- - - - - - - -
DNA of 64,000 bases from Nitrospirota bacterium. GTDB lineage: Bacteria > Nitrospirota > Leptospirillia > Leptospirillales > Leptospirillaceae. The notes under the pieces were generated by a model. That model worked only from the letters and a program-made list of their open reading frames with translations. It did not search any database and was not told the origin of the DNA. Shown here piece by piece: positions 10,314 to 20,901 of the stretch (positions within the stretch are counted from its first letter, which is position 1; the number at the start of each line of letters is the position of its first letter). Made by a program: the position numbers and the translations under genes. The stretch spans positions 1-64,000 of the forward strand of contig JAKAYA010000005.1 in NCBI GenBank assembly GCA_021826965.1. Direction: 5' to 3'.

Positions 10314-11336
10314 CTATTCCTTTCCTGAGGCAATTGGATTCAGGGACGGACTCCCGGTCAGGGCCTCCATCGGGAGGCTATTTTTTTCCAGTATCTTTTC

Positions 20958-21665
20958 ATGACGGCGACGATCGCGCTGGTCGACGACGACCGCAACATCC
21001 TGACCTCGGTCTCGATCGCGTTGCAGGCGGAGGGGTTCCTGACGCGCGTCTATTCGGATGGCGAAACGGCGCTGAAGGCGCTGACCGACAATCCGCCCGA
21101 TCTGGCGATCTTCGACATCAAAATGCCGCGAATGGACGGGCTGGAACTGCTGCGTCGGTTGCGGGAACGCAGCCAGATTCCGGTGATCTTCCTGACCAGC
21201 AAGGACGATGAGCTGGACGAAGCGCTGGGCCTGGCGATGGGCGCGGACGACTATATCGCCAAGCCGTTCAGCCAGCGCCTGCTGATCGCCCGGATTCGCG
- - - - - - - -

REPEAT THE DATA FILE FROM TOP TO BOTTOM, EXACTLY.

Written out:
DNA of 64,000 bases from Nitrospirota bacterium. GTDB lineage: Bacteria > Nitrospirota > Leptospirillia > Leptospirillales > Leptospirillaceae. The notes under the pieces were generated by a model. That model worked only from the letters and a program-made list of their open reading frames with translations. It did not search any database and was not told the origin of the DNA. Shown here piece by piece: positions 10,314 to 20,901 of the stretch (positions within the stretch are counted from its first letter, which is position 1; the number at the start of each line of letters is the position of its first letter). Made by a program: the position numbers and the translations under genes. The stretch spans positions 1-64,000 of the forward strand of contig JAKAYA010000005.1 in NCBI GenBank assembly GCA_021826965.1. Direction: 5' to 3'.

Positions 10314-11336
10314 CTATTCCTTTCCTGAGGCAATTGGATTCAGGGACGGACTCCCGGTCAGGGCCTCCATCGGGAGGCTATTTTTTTCCAGTATCTTTTC

Positions 20958-21665
20958 ATGACGGCGACGATCGCGCTGGTCGACGACGACCGCAACATCC
21001 TGACCTCGGTCTCGATCGCGTTGCAGGCGGAGGGGTTCCTGACGCGCGTCTATTCGGATGGCGAAACGGCGCTGAAGGCGCTGACCGACAATCCGCCCGA
21101 TCTGGCGATCTTCGACATCAAAATGCCGCGAATGGACGGGCTGGAACTGCTGCGTCGGTTGCGGGAACGCAGCCAGATTCCGGTGATCTTCCTGACCAGC
21201 AAGGACGATGAGCTGGACGAAGCGCTGGGCCTGGCGATGGGCGCGGACGACTATATCGCCAAGCCGTTCAGCCAGCGCCTGCTGATCGCCCGGATTCGCG